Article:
The MPEG-2 encoders’ output can be set to any number of establishedstandards. For DTV in the United States, the standard is an ATSC-compliantMPEG-2 transport stream (SMPTE 310). Some encoders can change bit rates bytaking MPEG-2 in, processing it and outputting MPEG-2 at a different rate.This data stream output can be stored or distributed and broadcast asdesired. The particular methods of storage or distribution can dictate theformat and bit rate from the decoder. It should be noted that the manydifferent ways of handling these large amounts of data has helpedcontribute to the confusion of HD.

The telecommunications industry has always been in the business ofcontrolling the synchronized distribution of large amounts of data. Theequipment, terminology and data rates they established were folded into theearly architecture of digital HD. Image data streams, unlike files ore-mail, work best with network protocols that maintain constant packetorder and signal flow, like ATM’s point-to-point rather than TCP/IP’ssend-it-everywhere-and-see-whatever-gets-there-whenever. The data rates forthe various types and combinations of network connections became the bitrate for many MPEG-2 transport stream standards.


Once you have encoded your HD content, you can store it, stream it ordecode it. In the computer world, HD is usually stored on hard drives,digital liner tape (DLT) and DVD-ROMs. At a data rate of 19.4 Mbps (2.425MBs) for ATSC-compliant HDTV MPEG-2 files, it takes 145.5 Mb a minute and8.73 GB per hour to store. As the bit rates rise, the storage requirementsfor HD grow quickly. Compressed but high-quality HD can have 64 Mbps to 120Mbps (8 MBs to 15 MBs). An uncompressed HD data stream requiresapproximately 11.25 GB a minute to store.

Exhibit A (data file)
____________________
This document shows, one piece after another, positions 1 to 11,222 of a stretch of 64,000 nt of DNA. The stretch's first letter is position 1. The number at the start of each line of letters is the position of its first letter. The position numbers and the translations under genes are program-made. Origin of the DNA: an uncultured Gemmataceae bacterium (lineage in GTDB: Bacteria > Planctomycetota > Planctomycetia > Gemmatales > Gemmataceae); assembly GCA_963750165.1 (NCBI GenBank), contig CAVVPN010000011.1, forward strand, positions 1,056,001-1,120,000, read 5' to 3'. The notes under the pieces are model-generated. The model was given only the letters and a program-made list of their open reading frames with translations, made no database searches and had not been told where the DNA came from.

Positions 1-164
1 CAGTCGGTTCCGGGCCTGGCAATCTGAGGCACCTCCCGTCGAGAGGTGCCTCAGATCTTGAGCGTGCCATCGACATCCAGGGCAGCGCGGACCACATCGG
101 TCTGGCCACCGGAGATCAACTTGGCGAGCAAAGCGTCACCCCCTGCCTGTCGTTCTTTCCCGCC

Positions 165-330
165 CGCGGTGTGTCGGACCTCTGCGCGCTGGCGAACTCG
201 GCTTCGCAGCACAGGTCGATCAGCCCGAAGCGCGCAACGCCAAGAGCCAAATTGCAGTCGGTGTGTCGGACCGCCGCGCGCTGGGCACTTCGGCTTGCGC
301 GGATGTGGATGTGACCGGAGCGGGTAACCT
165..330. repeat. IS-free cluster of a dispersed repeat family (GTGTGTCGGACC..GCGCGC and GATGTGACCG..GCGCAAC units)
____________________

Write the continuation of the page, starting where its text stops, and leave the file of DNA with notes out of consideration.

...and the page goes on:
In the video world, tape is the preferred medium with Panasonic’s D-5format and Sony’s HDCam being the most popular. Incidentally, an HD versionof the DVCPRO with 100 Mbps was demonstrated at NAB. Designing an HD VCR ona lower cost platform like DVCPRO will bring more people into the world ofHD production.

For storage and playback, tape has the clear economic and flexibilityadvantage. Hard drives are better suited to nonlinear access and repetitiveplay, but with high bit rates or long content, they can becomeprohibitively expensive.


This year at NAB, broadcasters, content creators and systems integratorswere offered methods of using some kind of data network as a distributionpathway for streaming media. Data networks and their interconnective, opennature are currently being introduced as an upward migration path fromtraditional analog baseband and RF distribution. Analog is far from dead,but it is no longer the only way to deliver content. Real-time HD, muchless regular video, is not yet realistic over the public network, but it isclear that the direction has been established. Within a private network,paying for the connection is the only real limit that you will find instreaming.